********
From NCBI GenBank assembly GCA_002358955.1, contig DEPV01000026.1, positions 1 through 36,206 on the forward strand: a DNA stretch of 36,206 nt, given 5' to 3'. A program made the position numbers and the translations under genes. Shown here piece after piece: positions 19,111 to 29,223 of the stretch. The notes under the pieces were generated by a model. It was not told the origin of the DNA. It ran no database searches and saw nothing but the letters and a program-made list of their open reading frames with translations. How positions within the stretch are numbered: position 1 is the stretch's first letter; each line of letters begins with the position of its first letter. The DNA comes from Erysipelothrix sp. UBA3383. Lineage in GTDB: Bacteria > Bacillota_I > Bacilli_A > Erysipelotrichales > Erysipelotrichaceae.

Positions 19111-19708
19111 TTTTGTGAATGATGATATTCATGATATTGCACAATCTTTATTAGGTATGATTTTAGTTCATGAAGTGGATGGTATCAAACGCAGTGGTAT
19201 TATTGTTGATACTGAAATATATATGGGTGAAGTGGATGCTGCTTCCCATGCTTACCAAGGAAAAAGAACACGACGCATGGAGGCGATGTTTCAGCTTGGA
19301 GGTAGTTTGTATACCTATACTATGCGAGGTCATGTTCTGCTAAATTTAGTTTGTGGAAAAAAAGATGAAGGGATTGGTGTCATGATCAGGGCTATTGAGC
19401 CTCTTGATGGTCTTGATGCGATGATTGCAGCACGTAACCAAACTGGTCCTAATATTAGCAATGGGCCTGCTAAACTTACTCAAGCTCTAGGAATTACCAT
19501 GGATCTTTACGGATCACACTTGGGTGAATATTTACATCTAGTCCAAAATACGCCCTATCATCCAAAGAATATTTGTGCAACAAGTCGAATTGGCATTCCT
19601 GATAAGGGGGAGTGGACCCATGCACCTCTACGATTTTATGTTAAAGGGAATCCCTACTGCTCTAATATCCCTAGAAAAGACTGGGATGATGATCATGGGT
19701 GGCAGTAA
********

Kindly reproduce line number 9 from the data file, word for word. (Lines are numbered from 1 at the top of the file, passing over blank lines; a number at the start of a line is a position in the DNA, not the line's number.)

19701 GGCAGTAA